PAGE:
At least six people are dead and eight injured after a glacier collapsed in the Italian Alps on Sunday. The collapse has been blamed on the heatwave gripping Italy, with the warm weather loosening the glacier and causing an avalanche of ice, rock and snow.
Michela Canova, an emergency services spokesperson, told AFP that the avalanche “hit an access path at a time when there were several roped parties, some of whom were swept away.” She said the number of injured “remained a provisional count,” as rescuers continue to search for as many as 17 climbers who could be missing. “The total number of climbers involved is not yet known,” she said. According to Canova, the eight injured climbers have all been transferred to hospital – five to Trento, two to Belluno and one to Treviso.
Four victims were identified on Monday, three of them Italian, including two alpine guides, and another from the Czech Republic, news agency AGI reported, citing rescuers.
The glacier collapsed on the mountain of Marmolada, the highest in the Dolomites, in the eastern Alps, where record high temperatures of 10 degrees Celsius had recently been recorded at an altitude of more than 3,300 meters (10,000 ft).
The situation has caused panic among hikers in the area. According to Italy’s rescue services, 18 people have been evacuated from the summit of Punta Rocca and all hikers at the lowest part of the summit have returned to their place of origin. Reinhold Messner, the first climber to ascend all 14 peaks over 8,000 meters (26,000 ft) above sea level, blamed the tragedy on global warming. “The ice is getting thinner and thinner, and when it falls, pieces break off like skyscrapers,” he said. “Avalanches have always happened, but in the 1960s the danger of them happening was much, much less. Unfortunately, the mountain is also suffering from the pollution of big cities.”
Glaciers and climate change
The Marmolada is the largest glacier in the Dolomites mountain chain and is expected to disappear in 25 to 30 years, or even sooner, if temperatures continue to rise, according to Italy’s National Research Council (CNR). The glacier lost 30% of its volume and 22% of its extension between 2004 and 2015, according to a study by CNR’s Institute of Marine Sciences, in collaboration with several universities.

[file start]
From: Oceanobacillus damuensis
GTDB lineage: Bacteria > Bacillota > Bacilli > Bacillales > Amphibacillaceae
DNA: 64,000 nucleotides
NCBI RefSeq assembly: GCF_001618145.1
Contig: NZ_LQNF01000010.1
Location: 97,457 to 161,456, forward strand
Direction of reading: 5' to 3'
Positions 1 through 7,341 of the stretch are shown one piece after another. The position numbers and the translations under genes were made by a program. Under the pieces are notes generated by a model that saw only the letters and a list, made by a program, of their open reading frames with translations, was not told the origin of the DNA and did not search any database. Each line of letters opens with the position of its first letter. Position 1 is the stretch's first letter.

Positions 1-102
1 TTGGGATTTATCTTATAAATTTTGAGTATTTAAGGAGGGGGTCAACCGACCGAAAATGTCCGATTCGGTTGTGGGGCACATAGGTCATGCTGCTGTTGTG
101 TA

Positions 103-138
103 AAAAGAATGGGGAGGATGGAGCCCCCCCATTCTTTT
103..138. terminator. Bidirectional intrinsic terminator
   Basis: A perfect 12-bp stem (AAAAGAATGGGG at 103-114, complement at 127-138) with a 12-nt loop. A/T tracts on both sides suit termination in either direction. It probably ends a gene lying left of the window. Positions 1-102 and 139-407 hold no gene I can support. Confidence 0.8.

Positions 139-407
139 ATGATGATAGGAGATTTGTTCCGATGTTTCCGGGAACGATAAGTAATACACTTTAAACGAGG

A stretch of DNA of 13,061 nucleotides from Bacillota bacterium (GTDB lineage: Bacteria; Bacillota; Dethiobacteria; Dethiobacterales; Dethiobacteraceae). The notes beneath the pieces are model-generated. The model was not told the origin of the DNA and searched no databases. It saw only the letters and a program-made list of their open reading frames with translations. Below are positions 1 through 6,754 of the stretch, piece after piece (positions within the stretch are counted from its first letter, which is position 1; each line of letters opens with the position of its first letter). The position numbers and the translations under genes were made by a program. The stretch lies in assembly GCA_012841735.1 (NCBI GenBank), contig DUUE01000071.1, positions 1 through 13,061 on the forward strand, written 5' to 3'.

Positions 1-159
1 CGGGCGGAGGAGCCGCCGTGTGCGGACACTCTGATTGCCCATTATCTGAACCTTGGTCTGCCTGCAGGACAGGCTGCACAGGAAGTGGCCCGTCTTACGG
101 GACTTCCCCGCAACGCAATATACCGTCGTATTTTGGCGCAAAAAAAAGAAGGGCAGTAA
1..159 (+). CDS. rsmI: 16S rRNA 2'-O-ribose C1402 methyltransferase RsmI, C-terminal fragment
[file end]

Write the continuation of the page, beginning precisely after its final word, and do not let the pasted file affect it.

And the Marmolada glacier is not the only one at risk in Italy. In September 2019, the front of the Planpincieux glacier on the Mont Blanc peak in the Alps began to break loose, putting the populations of the nearby Courmayeur valley on alert. On September 25, 2019, Giuseppe Conte, then Italian prime minister, spoke about the glacier at a UN Assembly and called for action to prevent its disappearance.
Antonio Fosson, the regional head of Italy’s Aosta Valley, which is home to Mont Blanc, has also called for action. He invited all authorities in the country to visit the region and see first hand the effects of global warming. “The Aosta Valley is a laboratory of climate change,” he said. The scientific community welcomed the move, but there was little response from the international community.
The crisis facing Mont Blanc and the surrounding mountains is not new. The first warning signs were seen in the mid-19th century, when the Planpincieux and Rochefort glaciers – which were once joined – started to separate due to rising temperatures. If the average temperature continues to rise, the glaciers will continue to retreat and form at higher elevations, where it is colder. Other glaciers in the area, such as the Seracco Whymper and the Gran Croux, face the same risk.